Combat Aircraft Engine Installation
Combat aircraft have engines that are integral to the fuselage, mostly buried inside; however, in cases with two engines, they can bulge out to the sides. Therefore, pods are not featured unless having more than two engines on a large aircraft is required.
Figure 10.21. Typical flight parameters for a fuselage-mounted turboprop installation
Figure 10.22. Engine installed in a combat aircraft
Figure 10.22 shows a turbofan installed on a supersonic combat aircraft. In this case, it is buried inside the fuselage with a long intake duct. The external contour of the engine housing is integral to the fuselage mould lines. The internal contours of the intake and exit nozzle are the responsibility of aircraft designers in consultation with engine manufacturers.
Early designs had the intake at the front of the aircraft: the pitot type for subson- ics fighters (e. g., the Sabrejet F86) and with a movable center body (i. e., bullet translates forward and backward) for supersonic fighters (e. g., the MIG 21). The long intake duct snaking inside the fuselage below the pilot’s seat incurs high losses. The side-intake superceded the nose-intake designs. Possible choices for side intakes are described in Section 4.19 – primarily, they are either side-mounted or chin-mounted. The intake is placed on a plate above the fuselage boundary layer. A center body is required for aircraft-speed capability above Mach 1.8; otherwise, it can be a pitot intake, and boundary layer plates can act as the center body.
Web Figure 10.25 shows the various flow regimes associated with supersonic intake. To install and integrate an engine in a military aircraft, designers are faced with the same considerations as for a civil aircraft design, but the technology is more complex. Designers must make justifiable choices based on the following:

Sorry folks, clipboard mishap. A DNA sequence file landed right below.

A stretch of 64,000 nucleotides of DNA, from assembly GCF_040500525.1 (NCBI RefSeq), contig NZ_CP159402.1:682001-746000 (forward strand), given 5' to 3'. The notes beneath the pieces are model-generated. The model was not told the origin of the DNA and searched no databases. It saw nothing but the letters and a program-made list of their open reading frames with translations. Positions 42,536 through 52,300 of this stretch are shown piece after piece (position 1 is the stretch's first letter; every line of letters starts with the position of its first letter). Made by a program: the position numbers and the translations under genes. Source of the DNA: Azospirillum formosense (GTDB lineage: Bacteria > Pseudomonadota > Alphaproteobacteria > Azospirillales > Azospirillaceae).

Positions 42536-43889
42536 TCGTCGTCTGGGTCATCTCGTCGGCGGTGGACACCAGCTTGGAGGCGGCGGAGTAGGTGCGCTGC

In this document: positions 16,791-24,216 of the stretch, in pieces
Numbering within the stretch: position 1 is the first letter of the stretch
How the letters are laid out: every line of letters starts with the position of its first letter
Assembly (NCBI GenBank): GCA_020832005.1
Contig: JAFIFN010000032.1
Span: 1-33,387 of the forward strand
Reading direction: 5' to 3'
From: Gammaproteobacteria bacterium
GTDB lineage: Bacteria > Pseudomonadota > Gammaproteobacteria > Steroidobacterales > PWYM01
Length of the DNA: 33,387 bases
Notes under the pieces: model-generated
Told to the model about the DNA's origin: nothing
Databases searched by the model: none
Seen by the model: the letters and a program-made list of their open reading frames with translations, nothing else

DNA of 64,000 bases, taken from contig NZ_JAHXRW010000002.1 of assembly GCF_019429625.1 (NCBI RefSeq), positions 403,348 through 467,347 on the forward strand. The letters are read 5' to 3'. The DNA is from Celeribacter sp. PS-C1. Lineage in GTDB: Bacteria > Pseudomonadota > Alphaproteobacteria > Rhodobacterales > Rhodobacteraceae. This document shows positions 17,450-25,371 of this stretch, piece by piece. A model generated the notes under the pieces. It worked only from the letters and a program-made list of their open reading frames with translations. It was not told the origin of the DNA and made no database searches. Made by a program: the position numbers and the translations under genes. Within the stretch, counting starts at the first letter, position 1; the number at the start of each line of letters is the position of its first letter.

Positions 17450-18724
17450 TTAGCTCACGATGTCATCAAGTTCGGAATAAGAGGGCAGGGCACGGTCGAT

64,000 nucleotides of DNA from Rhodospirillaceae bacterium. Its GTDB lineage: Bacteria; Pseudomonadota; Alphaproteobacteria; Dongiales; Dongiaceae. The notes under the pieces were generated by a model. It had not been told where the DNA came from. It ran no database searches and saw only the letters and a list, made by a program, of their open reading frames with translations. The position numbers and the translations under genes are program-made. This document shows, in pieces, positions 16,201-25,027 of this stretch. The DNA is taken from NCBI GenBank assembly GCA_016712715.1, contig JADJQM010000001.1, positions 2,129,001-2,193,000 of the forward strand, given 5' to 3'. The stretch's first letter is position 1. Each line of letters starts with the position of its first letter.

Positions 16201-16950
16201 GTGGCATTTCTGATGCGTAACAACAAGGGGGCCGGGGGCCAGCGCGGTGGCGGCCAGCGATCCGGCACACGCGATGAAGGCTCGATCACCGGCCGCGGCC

• Design the engine intake and its internal contour and compute the intake losses plus those from supersonic shock waves. Multiengines are side by side.
• Design the engine exit nozzle and its internal contour and compute the nozzle losses. Military aircraft nozzle design is complex and addressed in Section 10.10.4.
• Suppression of exhaust temperature for a stealth aircraft incurs additional losses at the intake and the nozzle.
• Compute the compressor air-bleed for the ECS (i. e., cabin air-conditioning and pressurization, de-icing and anti-icing, and other purposes). The extent of the air-bleed is less than in a civil aircraft because there is no large cabin environment to control.
• Compute the power off-takes from the engine shaft to drive the electric generator and accessories (e. g., pumps).
• Substantiate to the certifying agencies that the thrust available from the engine – after deducting the off-take losses – is sufficient for the full flight envelope.
Military aircraft have excess thrust (with or without AB) to accommodate hot and high-altitude conditions and to operate from short airfields; they can climb at a steeper angle than civil aircraft.
Figure 10.23. Airflow demand at various conditions (civil and military aircraft intakes)